A couple of days ago, Twitter announced some improvements to its API and Terms of Service (TOS). Effectively, it’s raising the limit on the number of calls per hour that each application can make and opening up its Firehose API (already available to Google and Microsoft) to other developers as a paid service.
This certainly opens the door to even more innovation within the Twitter ecosystem (currently 50,000 apps strong). Nevertheless, I can’t help wondering if the additonal operational demands of handling the increased traffic might not best be placed in the hands of a company with that type of focus so that Twitter itself can focus on “higher layer” innovation.
Though Twitter has made some strides over the last several months in improving the performance of its infrastructure, changes to its TOS and API limits will increase traffic substantially. I’ve always been impressed by the number of things Twitter needs to get right day in and day out. It not only provides search and other functions to give users insight, just as Google does, but unlike Google, it also has to host all the data it draws from (tweets). That’s no trivial challenge for such a small company, as is evidenced by the multiple instances of traffic overflow messages over the last years.
Leaked documents earlier this year showed us that several big players — Google, Microsoft and Facebook — have shown an interest in taking this problem off Twitter’s hands by acquiring the company and integrating its information into Google Search, Bing or Facebook Search. But the Twitter executive team clearly hasn’t been interested in an acquisition.
Still, I’d posit there’s a good chance Twitter execs might be willing to form a tight infrastructure alliance in 2010 with one of the industry heavyweights. And while Google, Microsoft and Facebook would all be good bets, I’d actually wager on someone like Amazon and, more specifically, Amazon Web Services (more on that in a minute).
Twitter’s founders have expressed their desire to invest the time required to build out an independent company. To do this and maintain its momentum, the company needs to execute on a number of different levels as it continues to look for ways to offer users added value (e.g., search, etc.) from its platform. All of this is a tall order for any management team and becomes even more daunting when one adds to the mix the operational demands associated with this vertically integrated strategy.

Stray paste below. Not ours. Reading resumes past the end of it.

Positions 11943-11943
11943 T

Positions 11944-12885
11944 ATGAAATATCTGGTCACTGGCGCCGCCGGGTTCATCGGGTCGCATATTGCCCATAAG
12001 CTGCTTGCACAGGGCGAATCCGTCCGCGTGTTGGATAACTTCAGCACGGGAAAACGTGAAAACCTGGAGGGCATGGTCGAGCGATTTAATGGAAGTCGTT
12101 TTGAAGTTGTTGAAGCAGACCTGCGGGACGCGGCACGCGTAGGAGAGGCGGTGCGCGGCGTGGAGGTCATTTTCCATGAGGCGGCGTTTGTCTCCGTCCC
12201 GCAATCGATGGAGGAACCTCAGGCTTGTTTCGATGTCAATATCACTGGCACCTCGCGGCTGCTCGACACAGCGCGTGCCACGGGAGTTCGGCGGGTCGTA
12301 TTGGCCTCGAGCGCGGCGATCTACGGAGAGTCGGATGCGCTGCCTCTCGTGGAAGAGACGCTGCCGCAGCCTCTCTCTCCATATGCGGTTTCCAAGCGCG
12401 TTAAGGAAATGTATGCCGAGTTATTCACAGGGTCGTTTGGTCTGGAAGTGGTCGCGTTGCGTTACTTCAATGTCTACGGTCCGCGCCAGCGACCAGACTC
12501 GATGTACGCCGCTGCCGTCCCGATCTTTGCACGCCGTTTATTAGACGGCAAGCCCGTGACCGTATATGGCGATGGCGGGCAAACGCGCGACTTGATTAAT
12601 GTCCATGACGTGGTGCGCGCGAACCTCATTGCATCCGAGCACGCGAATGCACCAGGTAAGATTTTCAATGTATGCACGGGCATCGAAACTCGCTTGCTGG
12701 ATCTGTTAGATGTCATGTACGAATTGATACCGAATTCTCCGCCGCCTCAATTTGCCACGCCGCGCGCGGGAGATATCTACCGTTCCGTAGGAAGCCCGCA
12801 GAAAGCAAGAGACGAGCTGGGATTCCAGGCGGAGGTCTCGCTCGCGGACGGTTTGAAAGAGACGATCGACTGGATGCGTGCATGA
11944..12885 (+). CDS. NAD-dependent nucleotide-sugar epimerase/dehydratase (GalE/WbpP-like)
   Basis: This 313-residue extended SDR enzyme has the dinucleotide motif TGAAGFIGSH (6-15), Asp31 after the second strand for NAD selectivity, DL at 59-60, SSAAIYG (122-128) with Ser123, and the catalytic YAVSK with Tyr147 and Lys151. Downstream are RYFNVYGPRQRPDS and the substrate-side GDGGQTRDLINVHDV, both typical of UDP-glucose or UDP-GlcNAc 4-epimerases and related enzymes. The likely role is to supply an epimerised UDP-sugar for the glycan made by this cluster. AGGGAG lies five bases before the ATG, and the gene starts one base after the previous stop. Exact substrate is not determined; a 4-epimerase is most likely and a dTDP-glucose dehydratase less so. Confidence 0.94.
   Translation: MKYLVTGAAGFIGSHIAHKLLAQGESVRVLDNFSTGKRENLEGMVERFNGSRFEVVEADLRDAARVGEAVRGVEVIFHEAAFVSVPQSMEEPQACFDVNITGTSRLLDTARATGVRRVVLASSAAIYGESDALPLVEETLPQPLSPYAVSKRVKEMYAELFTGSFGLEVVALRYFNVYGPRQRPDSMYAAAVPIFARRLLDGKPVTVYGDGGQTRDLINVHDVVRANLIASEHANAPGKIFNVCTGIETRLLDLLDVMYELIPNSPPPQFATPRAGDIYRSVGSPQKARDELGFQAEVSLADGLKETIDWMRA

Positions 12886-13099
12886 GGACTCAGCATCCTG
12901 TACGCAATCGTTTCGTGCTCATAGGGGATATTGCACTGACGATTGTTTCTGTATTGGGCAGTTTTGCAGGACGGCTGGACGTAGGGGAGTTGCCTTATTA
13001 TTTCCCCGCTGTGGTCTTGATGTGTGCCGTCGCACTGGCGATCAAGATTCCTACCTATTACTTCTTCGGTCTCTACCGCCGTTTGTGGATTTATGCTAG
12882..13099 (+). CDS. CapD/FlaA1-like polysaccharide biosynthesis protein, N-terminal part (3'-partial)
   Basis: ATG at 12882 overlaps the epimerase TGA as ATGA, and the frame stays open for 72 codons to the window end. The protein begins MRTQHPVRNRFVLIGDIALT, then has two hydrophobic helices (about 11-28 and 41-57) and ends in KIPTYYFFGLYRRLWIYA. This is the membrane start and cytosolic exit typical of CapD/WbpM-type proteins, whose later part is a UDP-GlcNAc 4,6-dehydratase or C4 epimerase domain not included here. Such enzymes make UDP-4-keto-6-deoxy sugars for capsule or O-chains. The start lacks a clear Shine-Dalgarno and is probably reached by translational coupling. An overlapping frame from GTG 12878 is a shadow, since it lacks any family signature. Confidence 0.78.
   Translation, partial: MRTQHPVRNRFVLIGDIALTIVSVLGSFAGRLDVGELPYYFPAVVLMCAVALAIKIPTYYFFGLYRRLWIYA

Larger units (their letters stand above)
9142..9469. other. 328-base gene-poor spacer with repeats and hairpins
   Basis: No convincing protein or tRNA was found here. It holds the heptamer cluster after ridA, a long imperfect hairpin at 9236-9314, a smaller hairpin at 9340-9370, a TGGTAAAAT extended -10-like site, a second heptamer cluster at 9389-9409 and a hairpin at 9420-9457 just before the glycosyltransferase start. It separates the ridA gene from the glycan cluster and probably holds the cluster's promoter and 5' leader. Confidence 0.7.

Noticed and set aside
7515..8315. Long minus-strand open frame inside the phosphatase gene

Probably the scarcest resource Twitter has right now is its management’s time and bandwidth. So help with operations would free some of that to focus on higher-level value.
From Twitter’s perspective a deal with Amazon Web Services would offer a number of opportunities. One possibility would be to use Amazon Web Services as a hosting environment for part or all tweets as well as a partner for managing a large portion of the thousands of developers in the Twitter ecosystem. Twitter would require the same kind of substantial operations prowess that Google has developed to cull insight from a growing ocean of data. Nevertheless, hosting tweets and reliably making them available to a user population that increasingly depends on them in realtime, might be better left to another.
From Amazon’s perspective, integrating the Twitter API into one or more Amazon Web Services offerings would further strengthen the company’s position in the nascent Cloud Computing space. Applications that integrate insight from personal tweets and, possibly, leverage Amazon’s recommendation engine technology, could provide more relevant information and advertising to users. More importantly for Amazon, the power of aligning the Twitter brand with its own might be enough to recruit a good portion of future Cloud Computing developers who might have sat on the fence for a while longer.
Whichever way you cut it, 2010 will certainly be a year of critical strategic decisions for Twitter. It might choose to tackle all fronts alone. Or it could look for options to reach its objectives more rapidly and change the industry’s competitive dynamics in the process.